Student takes robotic challenge

Thursday April 01 2004
By Christine L. Bordelon
Kenner bureau

With only three months of preparation a team of students and teachers
from the University of Louisiana at Lafayette including one student
from Kenner built and entered an autonomous ground vehicle in the
federal Defense Advanced Research Projects Agency's Grand Challenge
held March 13 in California. The six-wheel-drive all-terrain
10-foot-long vehicle called CajunBot was one of 15 to qualify March
8-12 to participate in the 142-mile challenge run from Barstow
Calif. to Primm Nev. in a 10-hour time limit. From Our Advertiser
In the 1.5-mile qualifying demonstration the CajunBot did well on a
man-made obstacle course at the California Speedway team member Josh
Bridevaux of Kenner said. "It got three-fourths of the way through the
obstacle course " said Bridevaux 21 a fourth-year computer
engineering student. "The only reason it didn't get through was that
there was a malfunction in the emergency-stop system " In the actual
race the CajunBot vehicle brushed a wall when it came out of the
chute and was removed from the course. No other vehicle completed the
course either. The closest anyone came to the finish line and the $1
million cash prize was 7.4 miles out of the chute. Bridevaux was part
of a team that included six undergraduates seven graduate students
and several professors including professors Charles Cavanaugh Arun
Lakhotia and Tony Maida of the University of Louisiana's Center for
Advanced Computer Studies. It was the first time a team from the
University of Louisiana at Lafayette had entered the competition
Cavanaugh said. "I saw it as a segue into imbedded systems and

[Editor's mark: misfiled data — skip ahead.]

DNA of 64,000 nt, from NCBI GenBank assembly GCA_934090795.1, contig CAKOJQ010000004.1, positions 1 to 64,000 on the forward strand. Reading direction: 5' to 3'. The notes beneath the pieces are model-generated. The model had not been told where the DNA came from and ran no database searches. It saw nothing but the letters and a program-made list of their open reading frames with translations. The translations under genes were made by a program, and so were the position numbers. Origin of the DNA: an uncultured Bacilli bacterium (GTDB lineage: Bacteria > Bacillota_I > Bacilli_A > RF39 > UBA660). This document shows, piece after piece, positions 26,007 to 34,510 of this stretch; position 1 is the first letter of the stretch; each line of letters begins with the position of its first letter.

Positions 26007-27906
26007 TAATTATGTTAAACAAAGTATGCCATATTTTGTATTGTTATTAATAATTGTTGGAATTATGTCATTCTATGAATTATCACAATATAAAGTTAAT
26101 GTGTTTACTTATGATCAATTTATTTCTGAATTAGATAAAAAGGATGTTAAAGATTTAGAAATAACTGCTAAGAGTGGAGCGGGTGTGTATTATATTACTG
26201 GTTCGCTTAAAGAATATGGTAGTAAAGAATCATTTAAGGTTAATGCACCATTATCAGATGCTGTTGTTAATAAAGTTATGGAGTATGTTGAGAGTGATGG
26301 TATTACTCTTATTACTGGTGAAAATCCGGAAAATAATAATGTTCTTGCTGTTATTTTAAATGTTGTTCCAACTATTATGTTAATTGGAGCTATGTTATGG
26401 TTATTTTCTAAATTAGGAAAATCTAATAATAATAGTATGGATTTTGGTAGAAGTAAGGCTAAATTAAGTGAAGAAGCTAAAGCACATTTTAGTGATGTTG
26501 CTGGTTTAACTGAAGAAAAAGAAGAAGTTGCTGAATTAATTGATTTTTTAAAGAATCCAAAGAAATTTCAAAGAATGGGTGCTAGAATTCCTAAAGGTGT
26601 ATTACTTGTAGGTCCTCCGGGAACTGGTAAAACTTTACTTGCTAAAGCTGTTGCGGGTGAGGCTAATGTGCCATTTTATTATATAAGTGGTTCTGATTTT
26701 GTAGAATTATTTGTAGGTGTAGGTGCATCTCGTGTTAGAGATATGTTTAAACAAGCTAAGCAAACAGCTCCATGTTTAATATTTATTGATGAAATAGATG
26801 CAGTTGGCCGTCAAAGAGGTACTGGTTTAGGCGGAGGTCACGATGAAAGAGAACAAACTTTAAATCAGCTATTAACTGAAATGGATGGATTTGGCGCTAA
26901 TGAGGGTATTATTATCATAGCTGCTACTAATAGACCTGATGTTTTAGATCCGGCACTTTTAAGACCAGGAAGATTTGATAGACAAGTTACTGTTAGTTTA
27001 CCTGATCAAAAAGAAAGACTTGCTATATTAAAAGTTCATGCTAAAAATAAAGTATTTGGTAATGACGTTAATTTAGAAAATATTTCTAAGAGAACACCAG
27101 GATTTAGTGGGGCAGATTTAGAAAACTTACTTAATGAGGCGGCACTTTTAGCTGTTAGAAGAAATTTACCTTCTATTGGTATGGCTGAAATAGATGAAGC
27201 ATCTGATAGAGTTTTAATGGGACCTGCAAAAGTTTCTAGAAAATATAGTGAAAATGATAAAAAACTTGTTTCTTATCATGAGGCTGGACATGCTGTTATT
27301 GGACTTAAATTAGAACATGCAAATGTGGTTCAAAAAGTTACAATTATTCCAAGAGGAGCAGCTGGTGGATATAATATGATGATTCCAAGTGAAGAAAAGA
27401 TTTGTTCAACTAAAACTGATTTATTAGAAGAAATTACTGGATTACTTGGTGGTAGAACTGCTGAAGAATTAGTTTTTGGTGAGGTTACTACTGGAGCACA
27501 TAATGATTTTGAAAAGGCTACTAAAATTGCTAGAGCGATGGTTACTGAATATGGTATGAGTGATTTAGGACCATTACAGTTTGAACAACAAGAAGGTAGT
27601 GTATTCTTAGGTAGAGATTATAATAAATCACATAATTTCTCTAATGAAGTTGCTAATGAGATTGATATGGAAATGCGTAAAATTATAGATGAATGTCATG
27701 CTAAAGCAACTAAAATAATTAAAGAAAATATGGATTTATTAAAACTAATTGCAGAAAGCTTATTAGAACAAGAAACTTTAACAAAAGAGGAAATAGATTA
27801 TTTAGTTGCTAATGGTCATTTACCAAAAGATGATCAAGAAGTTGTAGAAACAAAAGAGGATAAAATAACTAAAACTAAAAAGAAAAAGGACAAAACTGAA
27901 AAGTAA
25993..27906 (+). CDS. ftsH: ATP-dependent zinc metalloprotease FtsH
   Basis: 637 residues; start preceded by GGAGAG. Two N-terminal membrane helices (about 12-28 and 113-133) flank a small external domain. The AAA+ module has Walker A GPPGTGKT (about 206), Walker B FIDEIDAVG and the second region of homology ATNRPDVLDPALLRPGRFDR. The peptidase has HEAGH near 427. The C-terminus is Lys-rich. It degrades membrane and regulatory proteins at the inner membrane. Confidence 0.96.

robotics and it would look great on a student's resume and give them
a unique experience on a hands-on project that was of great
significance to the university as well as the state " Cavanaugh
said. The CajunBot vehicle was equipped with computers and laser
sensors. It had an inertial measurement system that functioned as a
compass and measured roll pitch and heave. It was programmed with an
algorithm for obstacle detection that was written by Maida. The
CajunBot was one of four or five vehicles actually up and running the
day before qualifying. "It worked " Bridevaux said. "But we had a lot
of problems with it. Every morning we had to fix something." The
invitation to participate in the race came after a Department of
Defense team visited the Lafayette campus in December and judged the
vehicle worthy. "We built it all at ULL " Bridevaux said. "We started
Nov. 10 and the Department of Defense checked it out and tested it in
December. Four days before they came out we totally rebuilt the
vehicle. They were impressed with how much we could do." Bridevaux
estimated that the team worked 200 hours a month in January and
February to prepare for the race and 19 hours a day while in Los
Angeles during the competition. While the CajunBot didn't finish the
course Bridevaux said the experience he gained was much more valuable
than even the potential $1 million prize. "No one was expecting us to
complete the race " Bridevaux said. "It was a learning experience for
next year. I probably learned more about the electronics and computer
science than I've ever learned in school before. I got to work with
really smart people and did things I had never done before. I was one
of the main guys who wired all the hardware in the vehicle. It held up
well during the race." "Josh's contributions have been valuable to
us " Cavanaugh said. "He has done a lot work in systems integration of
electronics and has also been of great help in the testing phase. He
is an essential part of the team."  The CajunBot team is already
talking about entering the 2005 competition and Bridevaux plans to be
on it. "We will try to build on what we have as much as we can "
Cavanaugh said. "You may see multiple entries from us if we can get
enough sponsors behind us. We need funding to buy an inertial
navigation system that costs over $100 000. That's a key component if
we don't have that we don't have as good as system as we had this
time " which was borrowed.

Send e-mail to Christine Lacoste Bordelon at
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